I’ve come to learn that most of us whirling about on planet earth don’t acknowledge the impact that anxiety, worry and frustration have on our ability to make continuous progress in our endeavors to build healthier habits around food, fitness, tranquility, an empowered mindset and our spiritual practices.
We get off track in our food habits or exercise regimen or meditation practice, etc. and we just chalk it up to being busy, life happens, stress and overwhelm are the norm, or we’re simply lacking willpower.
What if one of the main drivers (what’s really going on) is we’re dealing with an internal battle that’s causing us to have sleepless nights and disrupt our mood and ability to focus, all because of one or more family relationships that aren’t going as planned or desired?
What would happen in those relationships if we were courageous, willing to stay true to ourselves, trust our gut instincts and speak up with our authentic voice (you know, accept or rejection the invitation and/or say the thing you actually want to say…with kindness of course, but firmly and without apology or justification)?
Wouldn’t family relationships be so much easier to navigate?
Gone would be the “suck it up buttercup” and “just deal with it” or “what can you do, that’s just how he/she is” thoughts we hold, and the corresponding behaviors where we abandon what’s healthy for ourselves and instead listen to the misguided voice in our heads that say things like “hey, ungrateful…yeah you…good people say yes and just do it, it’s family after all!”
Even when everything in you screams NO, don’t do it, you ignore your inner wisdom.
Can you relate?
So the really big question, why do we go against ourselves in the name of family?
There are a number of reasons why, but the most common and most deeply rooted in my opinion are the beliefs we were taught and that we still hold about what our roles and responsibilities are as a family member.
Think for a minute the types of slogans you heard growing up that you still believe:
--Blood is thicker than water
--I smile because you’re my sister, I laugh because there’s nothing you can do about it (for sister, insert any family member and it still applies)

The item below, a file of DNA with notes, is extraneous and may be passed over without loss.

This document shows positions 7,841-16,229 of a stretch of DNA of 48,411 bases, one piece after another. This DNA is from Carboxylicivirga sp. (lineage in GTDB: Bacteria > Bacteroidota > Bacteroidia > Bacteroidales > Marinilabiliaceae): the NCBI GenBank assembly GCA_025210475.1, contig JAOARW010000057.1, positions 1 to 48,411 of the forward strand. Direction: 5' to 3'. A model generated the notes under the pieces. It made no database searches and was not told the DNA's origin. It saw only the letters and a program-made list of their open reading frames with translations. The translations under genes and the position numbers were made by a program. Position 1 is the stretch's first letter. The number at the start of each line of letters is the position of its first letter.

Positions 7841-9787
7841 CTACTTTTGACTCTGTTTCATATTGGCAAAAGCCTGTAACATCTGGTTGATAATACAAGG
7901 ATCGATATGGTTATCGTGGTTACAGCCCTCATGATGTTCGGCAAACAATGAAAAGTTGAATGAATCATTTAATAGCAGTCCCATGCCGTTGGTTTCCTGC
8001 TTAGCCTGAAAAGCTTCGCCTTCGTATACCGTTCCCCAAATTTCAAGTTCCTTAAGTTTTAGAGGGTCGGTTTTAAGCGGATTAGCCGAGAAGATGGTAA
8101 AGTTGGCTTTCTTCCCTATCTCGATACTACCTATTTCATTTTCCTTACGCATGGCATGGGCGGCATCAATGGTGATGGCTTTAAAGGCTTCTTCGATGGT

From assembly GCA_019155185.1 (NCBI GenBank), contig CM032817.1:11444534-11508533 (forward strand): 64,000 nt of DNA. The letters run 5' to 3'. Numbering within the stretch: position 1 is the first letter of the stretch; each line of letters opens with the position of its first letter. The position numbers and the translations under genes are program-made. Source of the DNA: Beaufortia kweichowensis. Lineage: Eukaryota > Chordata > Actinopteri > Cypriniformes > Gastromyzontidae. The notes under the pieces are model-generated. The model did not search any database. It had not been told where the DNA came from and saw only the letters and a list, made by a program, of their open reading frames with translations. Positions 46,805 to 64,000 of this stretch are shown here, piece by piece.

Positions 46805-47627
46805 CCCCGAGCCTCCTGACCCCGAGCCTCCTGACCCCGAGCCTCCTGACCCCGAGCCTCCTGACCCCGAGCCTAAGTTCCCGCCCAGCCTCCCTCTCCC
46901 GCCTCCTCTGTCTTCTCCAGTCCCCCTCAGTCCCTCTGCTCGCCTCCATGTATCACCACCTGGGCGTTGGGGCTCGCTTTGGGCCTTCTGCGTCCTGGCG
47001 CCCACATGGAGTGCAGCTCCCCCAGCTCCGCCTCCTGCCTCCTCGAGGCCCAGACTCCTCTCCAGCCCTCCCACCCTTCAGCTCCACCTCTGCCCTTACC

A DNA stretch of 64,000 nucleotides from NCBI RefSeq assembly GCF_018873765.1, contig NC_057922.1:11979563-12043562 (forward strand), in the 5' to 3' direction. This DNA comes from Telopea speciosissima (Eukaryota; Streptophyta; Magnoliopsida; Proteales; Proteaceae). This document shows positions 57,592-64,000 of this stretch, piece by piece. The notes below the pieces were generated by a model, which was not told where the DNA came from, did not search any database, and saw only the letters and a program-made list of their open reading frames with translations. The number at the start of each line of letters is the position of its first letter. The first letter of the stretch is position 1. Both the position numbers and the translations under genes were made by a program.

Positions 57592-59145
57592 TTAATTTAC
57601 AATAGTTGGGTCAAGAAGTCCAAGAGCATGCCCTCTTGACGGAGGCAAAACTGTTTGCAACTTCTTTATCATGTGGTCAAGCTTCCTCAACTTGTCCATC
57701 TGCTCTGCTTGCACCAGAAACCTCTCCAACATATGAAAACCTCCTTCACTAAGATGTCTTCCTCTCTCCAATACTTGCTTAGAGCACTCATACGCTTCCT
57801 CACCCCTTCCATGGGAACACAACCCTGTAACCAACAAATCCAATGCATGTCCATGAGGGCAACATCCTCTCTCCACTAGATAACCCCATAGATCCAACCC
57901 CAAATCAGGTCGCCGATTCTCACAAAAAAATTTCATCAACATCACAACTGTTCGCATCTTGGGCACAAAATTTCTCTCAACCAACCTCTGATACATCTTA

--You can always count on family
--Friends come and go, family is forever
--If momma says it’s good enough, then it’s good enough for me
What if all of this is bull$h*!?
Ask your adult self, are the beliefs you hold helpful or harmful when it comes to your most difficult family relationships? If you had the courage to change them, how much better would your life be?
Let me flesh some of this in by way of example.
This past weekend we celebrated Mother’s Day in the good ‘ol USA. Momma’s and apple pie – what a wholesome recipe for a blissful day eh? What could go wrong?
Mother’s Day can be quite stressful for many. There is a lot of hype and expectations tied to it and often the undercurrent of conflict and tension that has been brewing between mother and children comes to the surface on this day.
Even when you, as the adult child, can anticipate there’s going to be challenges or tension or even a battle royale for the ages…more often than not you still go through with the “traditional plan” to spend time with mom and the predictable negative outcome results.
I faced this possibility this past weekend. My relationship with my mother has changed dramatically since I got married nearly 5 years ago. With marriage, lots of things changed in my life, including the amount of time I had available to spend with my mother and my tolerance for her less attractive behaviors that I used to simply brush off and allow under the catch all “that’s just how it goes; how she is.”
I couldn’t recognize years ago (pre-marriage) that allowing the behaviors that I instinctively didn’t like or felt manipulated by or obligated to put up with were a problem. I guess in many ways, they worked for me, and her, because it didn’t require us to change. Instead, we just had periodic dust ups and arguments, followed by apologies and making up…wash, rinse, repeat.
Back then, I had a ton of excuses for why I didn’t speak up and say how I really felt, when I felt I was being manipulated or treated unfairly, and it came down to believing those childhood slogans about what good daughters do for their moms and my fear of being cast aside.
Sometimes I believed my excuses were valid and other times I simply ignored the warning signs my soul was sending me.
A couple years ago, I heard Brendon Burchard, a personal development guru say something like: “avoidance is a great strategy to prevent discomfort, but a guaranteed long-term strategy for suffering.”
BOOM! That hit me hard because I knew it was true.
Avoiding being true in my relationship with my mom, and to myself, cost me.
It cost me most deeply by eroding my self-trust – these last 5 years have been a battle internally filled with doubt and what if’s.